Jonas Salk

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The Book of the Week is “Jonas Salk, A Life” by Charlotte DeCroes Jacbos, published in 2015.

Born in October 1914 in East Harlem, Salk grew up in the New York City area. In 1942, he got a fellowship to study polio at the University of Michigan, that served as a draft deferment. The spread of influenza and pneumonia had caused ruined lives and a massive number of deaths in previous years, so health officials wanted to stem a similar kind of devastation in connection with polio. Unlike measles or mumps, the flu was found to have variants. Polio was also found to have variants, so making a vaccine for it was a complicated affair. Even so, in the 1940’s, medical researchers were permitted to experiment on human subjects in, say, mental institutions and prisons.

In 1945, Salk signed a contract with the drug company Parke, Davis that allowed him to collect royalties for the flu vaccine. In October 1947, he got to manage his own laboratory at the University of Pittsburgh. His goal to was to create a polio vaccine in order to eradicate the fear of illness and deaths that was then plaguing ordinary Americans.

Salk was one of the first scientists to describe the-then idea of herd effect: during an epidemic, when a population became effectively vaccinated, there were fewer people to whom to spread the virus– the rest of the population, or herd. Therefore, disease-spread was greatly reduced. In the absence of an effective vaccine, disease spread like wildfire.

At his new employer, Salk chafed under a bean-counter and inferior resources. But he sold his soul and became a workaholic bureaucrat. He got the dean’s permission to renovate the place, in exchange for teaching classes and delivering lectures in serving the Pittsburgh community.

Salk tested whether mineral oil was a good adjuvant in a flu vaccine. This was a non-toxic substance added to the syringe to stimulate the production of antibodies at the vaccination site on the arm. An effective adjuvant would allow the patient to better fight the flu and a variety of other germs. Besides, it would dilute the vaccine, cutting costs.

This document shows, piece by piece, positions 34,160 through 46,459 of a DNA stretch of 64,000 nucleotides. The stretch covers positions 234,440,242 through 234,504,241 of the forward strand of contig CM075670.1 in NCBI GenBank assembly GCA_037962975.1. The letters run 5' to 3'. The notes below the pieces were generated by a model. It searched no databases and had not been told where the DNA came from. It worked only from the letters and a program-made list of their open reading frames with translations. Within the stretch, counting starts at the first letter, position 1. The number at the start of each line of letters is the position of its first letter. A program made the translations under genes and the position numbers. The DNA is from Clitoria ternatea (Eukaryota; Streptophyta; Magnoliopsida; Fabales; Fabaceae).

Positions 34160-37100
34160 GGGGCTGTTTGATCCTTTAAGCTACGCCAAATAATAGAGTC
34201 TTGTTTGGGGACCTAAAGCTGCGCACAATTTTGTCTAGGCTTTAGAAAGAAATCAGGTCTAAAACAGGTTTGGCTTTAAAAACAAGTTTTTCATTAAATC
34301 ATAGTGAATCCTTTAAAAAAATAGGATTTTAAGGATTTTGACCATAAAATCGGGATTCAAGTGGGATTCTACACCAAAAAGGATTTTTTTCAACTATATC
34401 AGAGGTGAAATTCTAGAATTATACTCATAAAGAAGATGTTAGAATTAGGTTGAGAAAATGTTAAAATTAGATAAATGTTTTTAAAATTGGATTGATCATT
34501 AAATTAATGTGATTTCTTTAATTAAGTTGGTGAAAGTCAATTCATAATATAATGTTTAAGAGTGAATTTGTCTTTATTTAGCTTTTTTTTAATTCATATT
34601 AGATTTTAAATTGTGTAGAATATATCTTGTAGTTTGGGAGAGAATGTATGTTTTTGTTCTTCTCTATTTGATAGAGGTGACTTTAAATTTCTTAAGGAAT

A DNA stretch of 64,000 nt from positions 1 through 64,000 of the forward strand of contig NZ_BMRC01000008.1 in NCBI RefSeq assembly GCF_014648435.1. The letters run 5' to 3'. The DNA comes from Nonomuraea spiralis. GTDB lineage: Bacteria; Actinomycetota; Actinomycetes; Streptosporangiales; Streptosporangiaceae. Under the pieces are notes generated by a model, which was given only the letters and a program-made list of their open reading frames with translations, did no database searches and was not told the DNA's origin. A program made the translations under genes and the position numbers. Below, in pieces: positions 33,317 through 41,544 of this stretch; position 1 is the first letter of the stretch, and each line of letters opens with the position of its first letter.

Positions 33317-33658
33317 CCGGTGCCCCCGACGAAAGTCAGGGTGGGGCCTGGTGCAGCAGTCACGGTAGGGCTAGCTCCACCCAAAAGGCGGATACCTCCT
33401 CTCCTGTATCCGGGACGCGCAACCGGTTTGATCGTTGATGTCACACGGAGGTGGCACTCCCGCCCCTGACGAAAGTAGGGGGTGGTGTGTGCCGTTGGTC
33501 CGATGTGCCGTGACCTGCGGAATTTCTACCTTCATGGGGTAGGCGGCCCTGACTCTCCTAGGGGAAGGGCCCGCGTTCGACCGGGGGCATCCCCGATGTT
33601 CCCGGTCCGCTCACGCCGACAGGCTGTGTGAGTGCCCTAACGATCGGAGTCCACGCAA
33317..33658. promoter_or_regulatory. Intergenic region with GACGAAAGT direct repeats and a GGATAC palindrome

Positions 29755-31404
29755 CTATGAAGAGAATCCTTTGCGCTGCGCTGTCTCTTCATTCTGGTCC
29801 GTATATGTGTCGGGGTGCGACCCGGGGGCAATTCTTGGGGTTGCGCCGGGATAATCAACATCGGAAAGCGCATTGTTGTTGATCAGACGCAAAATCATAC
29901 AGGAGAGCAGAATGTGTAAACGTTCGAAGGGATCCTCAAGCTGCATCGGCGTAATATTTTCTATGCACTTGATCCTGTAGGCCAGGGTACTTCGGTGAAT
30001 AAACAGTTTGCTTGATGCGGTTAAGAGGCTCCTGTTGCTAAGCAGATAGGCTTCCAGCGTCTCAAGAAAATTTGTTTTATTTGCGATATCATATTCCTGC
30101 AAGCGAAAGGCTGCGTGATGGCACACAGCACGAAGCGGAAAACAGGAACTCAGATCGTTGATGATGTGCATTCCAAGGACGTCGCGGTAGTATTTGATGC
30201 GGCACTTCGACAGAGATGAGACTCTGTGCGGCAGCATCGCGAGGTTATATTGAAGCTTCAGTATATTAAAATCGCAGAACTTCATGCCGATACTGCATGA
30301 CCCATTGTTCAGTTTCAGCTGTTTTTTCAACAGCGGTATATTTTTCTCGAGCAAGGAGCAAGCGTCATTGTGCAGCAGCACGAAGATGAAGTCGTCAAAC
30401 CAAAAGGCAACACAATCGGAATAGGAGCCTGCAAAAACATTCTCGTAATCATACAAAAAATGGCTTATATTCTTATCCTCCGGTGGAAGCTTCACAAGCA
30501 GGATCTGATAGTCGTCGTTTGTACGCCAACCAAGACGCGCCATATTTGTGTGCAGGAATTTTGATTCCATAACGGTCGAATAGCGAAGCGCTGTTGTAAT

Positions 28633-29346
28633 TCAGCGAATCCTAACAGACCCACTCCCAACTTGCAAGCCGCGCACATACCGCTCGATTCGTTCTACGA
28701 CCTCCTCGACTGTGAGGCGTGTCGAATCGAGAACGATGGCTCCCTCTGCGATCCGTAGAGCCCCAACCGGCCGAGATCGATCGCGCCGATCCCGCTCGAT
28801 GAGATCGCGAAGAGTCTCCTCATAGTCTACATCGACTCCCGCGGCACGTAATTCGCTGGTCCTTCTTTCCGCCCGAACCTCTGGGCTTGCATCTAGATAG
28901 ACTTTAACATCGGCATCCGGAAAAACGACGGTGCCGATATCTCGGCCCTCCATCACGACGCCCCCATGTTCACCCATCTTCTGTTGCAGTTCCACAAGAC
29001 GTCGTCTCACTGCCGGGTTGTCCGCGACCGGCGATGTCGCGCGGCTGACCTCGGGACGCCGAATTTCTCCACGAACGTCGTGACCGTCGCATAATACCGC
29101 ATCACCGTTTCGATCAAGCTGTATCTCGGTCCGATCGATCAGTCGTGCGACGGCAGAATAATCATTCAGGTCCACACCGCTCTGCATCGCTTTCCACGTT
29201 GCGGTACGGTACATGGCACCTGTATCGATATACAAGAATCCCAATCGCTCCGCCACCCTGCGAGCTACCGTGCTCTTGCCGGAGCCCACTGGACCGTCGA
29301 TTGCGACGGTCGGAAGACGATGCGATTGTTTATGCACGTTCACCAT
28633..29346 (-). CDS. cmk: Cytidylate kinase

By 1948, Salk had developed a reputation for explaining his work to laypeople at press conferences, so he was able to get funding to study how many types of polio virus there were. His belief was that inactivated (dead), rather than live virus cells in the vaccine-syringe could still be effective. Other alpha-male scientists disagreed with him. Live virus was riskier, because there was a small chance that even a healthy patient could contract or spread the disease.

By 1953, Salk’s research on monkeys and children showed that his vaccine was effective. However, “The press continued to incite the public; exaggerated and inaccurate reports created unreasonable expectations.” The public began clamoring for the vaccine. The clashing egos of polio research-scientists resulted in power struggles over how to conduct vaccination field trials.

The mid-1950’s saw a successful nationwide study on Salk’s polio vaccine that made him a celebrity. His wife and three sons lost their privacy. The press slapped Salk’s name on the vaccine, even though a rival scientist named Sabin aggressively pushed the live-virus vaccine that became the standard one used for decades across the United States from the 1960’s onward.

Read the book to learn everything you ever wanted to know about the history of polio vaccines (including the 1955 vaccine-making drug-lab mishap that resulted in illness, deaths and lots of scapegoats)– how hard it was to make them safe and effective and convince the public of same (hint: The chief reason it was so hard was that it costs money and scientists can’t do research without money, and humans are corrupted by money; also, scientists tend to have big egos and want to win a Nobel Prize).